Book: You Look Like a Thing and I Love You by Janelle Shane

Cover of You Look Like a Think and I Love You by Janelle Shane

You Look Like a Thing and I Love You
by Janelle Shane, Ph.D.
published by Voracious (Little, Brown and Company)
2019

I’ve enjoyed Janelle Shane’s site, aiweirdness.com, for some time, and when she mentioned that she had published a book on the same themes, I couldn’t resist it.

What are her themes? Machine learning, mostly, and how difficult it is to train a neural network to do what you really want it to do. You THINK you are training your software to recognize cancerous lumps, and it does well with your training data, but it doesn’t work so well in real life. In retrospect, you trained it with images of cancerous lumps that have rulers next to them to show the size of the lump, while no one cares (or measures) what size benign lumps are. Your program relied on the rulers to know whether or not a lump is cancerous: ruler = yes, no ruler = no. You invented… a RULER-DETECTOR.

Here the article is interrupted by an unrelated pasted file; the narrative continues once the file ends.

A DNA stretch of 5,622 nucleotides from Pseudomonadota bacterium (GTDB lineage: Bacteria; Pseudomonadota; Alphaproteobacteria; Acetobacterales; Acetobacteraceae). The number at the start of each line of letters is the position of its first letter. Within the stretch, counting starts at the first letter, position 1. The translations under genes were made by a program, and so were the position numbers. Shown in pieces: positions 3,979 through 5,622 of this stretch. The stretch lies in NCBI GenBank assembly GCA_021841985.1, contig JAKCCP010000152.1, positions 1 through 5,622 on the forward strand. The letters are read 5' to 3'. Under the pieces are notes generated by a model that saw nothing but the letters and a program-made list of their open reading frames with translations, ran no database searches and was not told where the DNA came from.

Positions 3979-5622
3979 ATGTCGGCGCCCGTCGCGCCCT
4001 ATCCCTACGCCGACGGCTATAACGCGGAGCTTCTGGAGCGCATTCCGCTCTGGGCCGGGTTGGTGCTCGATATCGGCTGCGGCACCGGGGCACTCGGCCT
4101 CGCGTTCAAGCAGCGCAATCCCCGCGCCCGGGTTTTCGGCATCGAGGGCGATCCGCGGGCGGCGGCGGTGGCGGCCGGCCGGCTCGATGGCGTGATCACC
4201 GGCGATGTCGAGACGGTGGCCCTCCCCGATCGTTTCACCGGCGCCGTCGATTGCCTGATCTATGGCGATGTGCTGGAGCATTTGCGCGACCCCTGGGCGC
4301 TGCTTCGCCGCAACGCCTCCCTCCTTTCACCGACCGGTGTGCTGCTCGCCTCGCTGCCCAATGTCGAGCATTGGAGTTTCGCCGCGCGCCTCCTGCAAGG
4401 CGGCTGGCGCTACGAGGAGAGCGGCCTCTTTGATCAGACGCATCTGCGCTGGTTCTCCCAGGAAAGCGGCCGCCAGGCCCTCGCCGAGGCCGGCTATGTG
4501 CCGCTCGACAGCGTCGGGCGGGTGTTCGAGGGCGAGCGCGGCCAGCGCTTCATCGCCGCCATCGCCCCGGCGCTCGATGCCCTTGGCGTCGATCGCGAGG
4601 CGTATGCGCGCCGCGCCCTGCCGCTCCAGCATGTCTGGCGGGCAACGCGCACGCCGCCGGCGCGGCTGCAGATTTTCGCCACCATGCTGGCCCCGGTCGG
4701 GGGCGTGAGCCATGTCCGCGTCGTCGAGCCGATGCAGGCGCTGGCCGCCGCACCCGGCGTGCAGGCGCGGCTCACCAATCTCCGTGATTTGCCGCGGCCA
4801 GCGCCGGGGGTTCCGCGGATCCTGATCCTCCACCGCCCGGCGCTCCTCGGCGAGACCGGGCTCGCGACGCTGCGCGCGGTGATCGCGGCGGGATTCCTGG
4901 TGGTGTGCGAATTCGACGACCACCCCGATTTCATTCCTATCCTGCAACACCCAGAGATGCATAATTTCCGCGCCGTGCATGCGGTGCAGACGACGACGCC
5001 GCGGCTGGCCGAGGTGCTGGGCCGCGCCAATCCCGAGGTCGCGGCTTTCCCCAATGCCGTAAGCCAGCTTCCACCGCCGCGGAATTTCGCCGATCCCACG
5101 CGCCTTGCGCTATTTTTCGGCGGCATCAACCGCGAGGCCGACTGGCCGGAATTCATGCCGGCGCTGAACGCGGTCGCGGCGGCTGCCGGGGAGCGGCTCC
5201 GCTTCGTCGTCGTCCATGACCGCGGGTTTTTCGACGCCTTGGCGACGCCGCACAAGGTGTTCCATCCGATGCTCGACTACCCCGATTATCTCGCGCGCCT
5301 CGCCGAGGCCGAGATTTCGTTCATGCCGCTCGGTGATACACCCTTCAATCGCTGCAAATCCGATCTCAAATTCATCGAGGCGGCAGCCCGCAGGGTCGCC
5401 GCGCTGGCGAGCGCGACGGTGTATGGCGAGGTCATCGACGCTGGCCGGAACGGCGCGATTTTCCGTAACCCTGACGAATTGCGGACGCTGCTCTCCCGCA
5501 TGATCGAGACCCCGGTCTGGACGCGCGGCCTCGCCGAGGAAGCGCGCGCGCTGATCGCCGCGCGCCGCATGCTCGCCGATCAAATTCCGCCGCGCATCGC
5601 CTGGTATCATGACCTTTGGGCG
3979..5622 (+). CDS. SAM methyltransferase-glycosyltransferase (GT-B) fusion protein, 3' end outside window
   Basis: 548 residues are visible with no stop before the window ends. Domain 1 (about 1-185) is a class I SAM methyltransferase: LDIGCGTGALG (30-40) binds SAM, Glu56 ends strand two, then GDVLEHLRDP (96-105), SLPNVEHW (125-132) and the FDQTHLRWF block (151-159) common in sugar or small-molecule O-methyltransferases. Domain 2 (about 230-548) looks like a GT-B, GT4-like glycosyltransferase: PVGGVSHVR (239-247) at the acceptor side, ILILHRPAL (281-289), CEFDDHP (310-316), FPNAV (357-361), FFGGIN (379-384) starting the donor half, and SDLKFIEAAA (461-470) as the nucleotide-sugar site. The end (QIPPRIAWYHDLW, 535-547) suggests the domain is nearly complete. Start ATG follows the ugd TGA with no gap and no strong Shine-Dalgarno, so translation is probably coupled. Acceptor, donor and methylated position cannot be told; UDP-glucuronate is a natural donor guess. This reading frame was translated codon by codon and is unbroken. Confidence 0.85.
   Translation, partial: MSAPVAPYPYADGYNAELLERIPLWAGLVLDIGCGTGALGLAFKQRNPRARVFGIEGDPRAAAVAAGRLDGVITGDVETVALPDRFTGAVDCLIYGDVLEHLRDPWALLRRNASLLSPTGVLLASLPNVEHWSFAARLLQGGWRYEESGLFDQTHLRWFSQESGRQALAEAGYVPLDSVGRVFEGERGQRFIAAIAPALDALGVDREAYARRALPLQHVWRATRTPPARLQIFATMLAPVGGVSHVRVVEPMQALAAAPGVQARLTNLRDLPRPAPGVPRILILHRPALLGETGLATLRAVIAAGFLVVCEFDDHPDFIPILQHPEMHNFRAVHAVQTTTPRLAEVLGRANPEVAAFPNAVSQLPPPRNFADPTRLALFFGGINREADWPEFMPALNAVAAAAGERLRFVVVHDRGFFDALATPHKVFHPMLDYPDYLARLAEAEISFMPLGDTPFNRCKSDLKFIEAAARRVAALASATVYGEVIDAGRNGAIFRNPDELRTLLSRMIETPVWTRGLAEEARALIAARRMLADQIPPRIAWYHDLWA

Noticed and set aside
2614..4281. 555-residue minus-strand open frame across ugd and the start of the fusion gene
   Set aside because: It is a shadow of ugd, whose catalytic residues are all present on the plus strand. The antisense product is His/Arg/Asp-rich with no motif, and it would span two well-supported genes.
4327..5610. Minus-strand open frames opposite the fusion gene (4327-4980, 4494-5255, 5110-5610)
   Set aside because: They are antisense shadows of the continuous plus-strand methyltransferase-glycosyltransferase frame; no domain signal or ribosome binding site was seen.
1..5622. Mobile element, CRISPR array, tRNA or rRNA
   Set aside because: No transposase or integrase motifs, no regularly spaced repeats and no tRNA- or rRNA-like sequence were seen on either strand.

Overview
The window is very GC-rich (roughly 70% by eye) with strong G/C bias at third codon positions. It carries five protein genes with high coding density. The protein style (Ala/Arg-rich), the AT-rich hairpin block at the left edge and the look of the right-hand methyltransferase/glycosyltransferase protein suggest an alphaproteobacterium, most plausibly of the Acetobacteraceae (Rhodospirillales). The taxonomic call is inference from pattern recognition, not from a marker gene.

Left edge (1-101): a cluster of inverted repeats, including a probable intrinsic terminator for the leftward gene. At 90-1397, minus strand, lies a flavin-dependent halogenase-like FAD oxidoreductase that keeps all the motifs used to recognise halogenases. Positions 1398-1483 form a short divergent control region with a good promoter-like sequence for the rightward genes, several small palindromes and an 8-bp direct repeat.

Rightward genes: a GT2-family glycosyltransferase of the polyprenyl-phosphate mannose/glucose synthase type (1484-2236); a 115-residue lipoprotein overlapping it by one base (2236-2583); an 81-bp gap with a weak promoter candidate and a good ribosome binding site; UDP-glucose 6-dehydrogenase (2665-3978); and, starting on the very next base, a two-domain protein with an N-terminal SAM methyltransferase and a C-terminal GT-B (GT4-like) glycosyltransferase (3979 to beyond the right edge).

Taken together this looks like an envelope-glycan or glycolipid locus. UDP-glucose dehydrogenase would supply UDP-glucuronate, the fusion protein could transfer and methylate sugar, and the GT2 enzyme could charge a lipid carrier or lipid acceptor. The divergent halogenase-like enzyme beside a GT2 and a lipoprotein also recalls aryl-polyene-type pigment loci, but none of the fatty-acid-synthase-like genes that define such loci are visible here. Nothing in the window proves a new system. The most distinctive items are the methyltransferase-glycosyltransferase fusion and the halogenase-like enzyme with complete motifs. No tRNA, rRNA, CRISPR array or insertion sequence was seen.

Why I am reading about this geeky, specialist topic? I have to deal with the limitations of “AI”s of various designs all the time. Voicemail hell? That’s a not-very-intelligent program imitating an AI, possibly with AI voice recognition. Applying for a job? Software is screening my resume. Getting a laboratory test? Software may be screening that for me, too!

If you’ve ever gotten into an argument with your phone, you know that these programs are… not perfect. Depending on whether you have a high or low voice, they may not seem to work at all. My father is still amused that one of his friends couldn’t get her voice assistant on her phone to understand ANYTHING she said, but my father (who sounds like Darth Vader) could ALWAYS be understood. Why? Because it was trained this way.

Janelle Shane finds amusing ways to talk about how neural networks and other near-AI programs work, what they are good at, why they fail at so many tasks, and how the data sets they train on can make them vulnerable to manipulation.

You will laugh, as I did, as an AI trained to generate metal band names learns to generate ice cream flavors! You’ll laugh often, really: Ms. Shane has some good stories, and good quotes from people who fought to teach their AI something specific, and their AI interpreted them literally and won. The challenges she sets up for the simple neural nets she build are VERY FUNNY.